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Ru there? K cu l8r!

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By John Pawlak

Technology is defined as “the practical application of knowledge.” Well, that’s the definition anyway. Practical? Perhaps. Knowledge? It’s getting harder to tell. Be afraid. Be very afraid. Technology is practically ebbing into the crevasses of society and filling them with tar of obfuscation.

Okay ... rewind. I’m not trashing technology. I happen to love technology. I adore my 42” flat-screen TV. I relish being able to cook food without having to go outside and chop wood. Indoor plumbing is a fluid joy and I really like the fact that I can talk to my family using a phone while they’re 2,000 miles away. To tell the truth, I enjoy even more the fact that they’re 2,000 miles away!

Technology makes life easier and in many cases even possible. But there is one technology that scares me ... texting. Watching its evolution over the past years has been like witnessing a train wreck in slow motion. Consider the following conversation I overheard a couple weeks ago while walking down the hallway between classes. Two girls were talking (not communicating, just talking) about text messaging. NOTE – please let this next paragraph bend the punctuation rule and just be presented as a single quote:

“Did you get my text? - Your text? Yeah, like I texted you back. I didn’t see it. Yeah but you know, I just texted you. Oh, I didn’t see it so I texted you again.

You texted me again? Yeah, why didn’t you text me before? Well you know, like I was in class. Oh, well what did you text back? Nothing. Well, I texted you ‘cause like Steve texted you and you didn’t text him back. Steve texted me? So well, what did he want? Well I don’t know, Alicia texted him about something you texted.

Yeah, so like why did you text me? Because you didn’t text him, you know, so he texted me. So I should text him? Yeah I guess, he wanted to know if you got his text. So he texted you about me? No, well yeah. He wants you to text him. Well, I’ll text him after class, okay? You want me to text him? No but, well no I’ll text him, okay?”

I walked away. I couldn’t listen to anymore, not without risking losing my textual cookies.

It was kind of like listening to a mix between a Smothers Brothers skit and a shadowy intro by Rod Serling. I wanted to scream at the girl, “Go talk to Steve! Go find Steve and TALK to him!” Sometimes I really do fear for our future. It’s amazing how language has developed over the centuries. Language evolves as society’s interactive needs change and the changes in language can themselves direct some of those needs.

It becomes a linguistic circle, and it’s sometimes hard to discern the literary cart from the texted horse. Linguistic archaeology is a fascinating study and it’s a shame that we don’t teach it in schools. Maybe if we texted this stuff to the kids, they’d read it?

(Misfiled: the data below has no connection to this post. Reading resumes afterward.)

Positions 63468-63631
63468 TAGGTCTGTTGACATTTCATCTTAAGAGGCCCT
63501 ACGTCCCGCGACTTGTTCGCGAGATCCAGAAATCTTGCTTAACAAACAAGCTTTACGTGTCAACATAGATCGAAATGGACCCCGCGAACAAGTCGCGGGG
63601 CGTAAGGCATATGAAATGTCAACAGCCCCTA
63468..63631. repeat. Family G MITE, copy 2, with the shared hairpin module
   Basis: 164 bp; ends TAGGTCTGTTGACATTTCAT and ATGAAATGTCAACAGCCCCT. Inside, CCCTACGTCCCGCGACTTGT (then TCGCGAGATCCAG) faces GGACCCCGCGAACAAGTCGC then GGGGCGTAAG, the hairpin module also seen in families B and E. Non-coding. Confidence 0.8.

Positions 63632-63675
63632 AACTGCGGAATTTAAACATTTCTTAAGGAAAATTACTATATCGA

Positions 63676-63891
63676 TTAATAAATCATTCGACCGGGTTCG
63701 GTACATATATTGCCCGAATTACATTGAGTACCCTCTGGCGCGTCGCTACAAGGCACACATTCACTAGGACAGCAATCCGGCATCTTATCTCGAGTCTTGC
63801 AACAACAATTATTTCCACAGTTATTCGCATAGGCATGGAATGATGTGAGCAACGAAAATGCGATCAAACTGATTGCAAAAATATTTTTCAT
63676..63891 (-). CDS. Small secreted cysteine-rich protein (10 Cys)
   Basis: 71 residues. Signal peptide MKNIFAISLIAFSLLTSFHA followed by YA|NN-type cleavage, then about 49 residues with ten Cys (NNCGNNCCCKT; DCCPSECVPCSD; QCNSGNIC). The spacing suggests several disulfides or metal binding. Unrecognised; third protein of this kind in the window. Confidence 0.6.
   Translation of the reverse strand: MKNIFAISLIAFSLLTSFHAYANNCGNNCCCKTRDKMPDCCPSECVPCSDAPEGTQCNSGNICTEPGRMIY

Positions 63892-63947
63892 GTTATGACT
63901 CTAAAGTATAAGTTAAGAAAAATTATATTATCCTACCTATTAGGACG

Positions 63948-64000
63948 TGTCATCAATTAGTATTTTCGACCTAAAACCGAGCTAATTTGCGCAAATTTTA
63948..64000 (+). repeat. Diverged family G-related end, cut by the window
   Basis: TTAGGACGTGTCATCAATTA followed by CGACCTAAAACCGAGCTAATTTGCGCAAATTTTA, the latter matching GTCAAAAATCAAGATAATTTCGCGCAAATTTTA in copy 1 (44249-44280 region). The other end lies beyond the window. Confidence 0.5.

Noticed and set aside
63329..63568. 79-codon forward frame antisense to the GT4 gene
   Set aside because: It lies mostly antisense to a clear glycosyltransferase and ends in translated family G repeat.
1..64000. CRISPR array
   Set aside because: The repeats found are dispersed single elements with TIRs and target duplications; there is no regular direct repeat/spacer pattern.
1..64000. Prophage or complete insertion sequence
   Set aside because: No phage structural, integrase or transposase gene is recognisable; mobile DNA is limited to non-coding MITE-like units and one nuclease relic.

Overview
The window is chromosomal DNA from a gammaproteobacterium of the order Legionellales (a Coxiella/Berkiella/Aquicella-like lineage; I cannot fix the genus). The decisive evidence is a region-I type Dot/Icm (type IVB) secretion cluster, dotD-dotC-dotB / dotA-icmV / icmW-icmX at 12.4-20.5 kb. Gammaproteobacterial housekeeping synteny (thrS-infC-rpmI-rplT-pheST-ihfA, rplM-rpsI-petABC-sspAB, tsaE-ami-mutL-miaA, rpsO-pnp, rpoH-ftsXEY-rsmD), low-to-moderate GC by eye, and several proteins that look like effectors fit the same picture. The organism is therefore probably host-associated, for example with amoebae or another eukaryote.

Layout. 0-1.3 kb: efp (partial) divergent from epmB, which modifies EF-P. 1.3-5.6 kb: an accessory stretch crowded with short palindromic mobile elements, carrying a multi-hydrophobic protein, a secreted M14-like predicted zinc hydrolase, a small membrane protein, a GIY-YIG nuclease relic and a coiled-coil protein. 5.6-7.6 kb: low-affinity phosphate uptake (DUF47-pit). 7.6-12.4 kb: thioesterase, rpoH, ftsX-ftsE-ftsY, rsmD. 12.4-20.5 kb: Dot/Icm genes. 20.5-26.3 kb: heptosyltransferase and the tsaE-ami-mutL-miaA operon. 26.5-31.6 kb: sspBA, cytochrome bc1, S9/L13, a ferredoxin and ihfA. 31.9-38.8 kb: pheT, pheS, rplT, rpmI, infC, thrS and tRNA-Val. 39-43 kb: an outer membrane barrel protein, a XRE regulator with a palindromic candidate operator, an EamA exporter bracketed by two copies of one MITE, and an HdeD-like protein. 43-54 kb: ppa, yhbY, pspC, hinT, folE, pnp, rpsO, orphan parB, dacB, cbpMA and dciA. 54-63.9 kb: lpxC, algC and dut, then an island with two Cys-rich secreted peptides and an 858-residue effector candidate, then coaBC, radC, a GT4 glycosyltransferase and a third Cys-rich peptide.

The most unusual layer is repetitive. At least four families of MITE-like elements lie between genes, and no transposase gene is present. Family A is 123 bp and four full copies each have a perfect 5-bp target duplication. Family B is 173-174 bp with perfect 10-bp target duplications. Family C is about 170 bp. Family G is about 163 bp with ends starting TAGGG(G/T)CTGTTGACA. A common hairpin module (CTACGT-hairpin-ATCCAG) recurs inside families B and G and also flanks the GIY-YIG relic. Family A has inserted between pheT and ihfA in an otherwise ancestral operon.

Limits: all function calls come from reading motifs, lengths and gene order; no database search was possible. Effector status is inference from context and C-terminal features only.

Text messages have become a staple in the teenage diet and teenagers now text an average of 3,146 messages a month (this trend shows no signs of slowing down). Many teens skew that average by sending several hundred text messages every day.

One teen made the news a year ago by sending 14,528 text messages in a single month. I’m sure that record has been shattered many times now. Excessive texting is correlated with distraction in school, failing grades, repetitive stress injuries and sleep deprivation (not to mention all those blistered thumbs).

Additionally, linguistic experts are worried about declining communication skills. The average vocabulary is around 50,000 words.  (Eliminate swear words and that probably drops to 3,000.) Teenagers have an average working vocabulary of 10,000 words or so, but generally use only 800 words a day.

One study showed that the top 20 words they use including staples such as ‘well, ‘yeah,’ ‘no,’ ‘but,’ ‘okay,’ ‘like’ and ‘what,’ account for about a third of their daily speech. An example of typical teen text-talk is as follows: “Yeah but no but yeah but no but what-eva okay like yeah.”

So when did talking face to face go out of style? What happened to sitting down and using plain English to talk about the weather, a movie you saw last week, a good joke someone told you or just talking to pass the time?

Or sitting down and writing a letter to your aunt or uncle just to say hi and tell them what’s going on in your life lately?

A pencil can write about 50,000 words, five times the entire vocabulary of a teenage and over 60 times the number of words they use in a day.

If we could only invent a pencil with buttons on it, maybe kids would use it.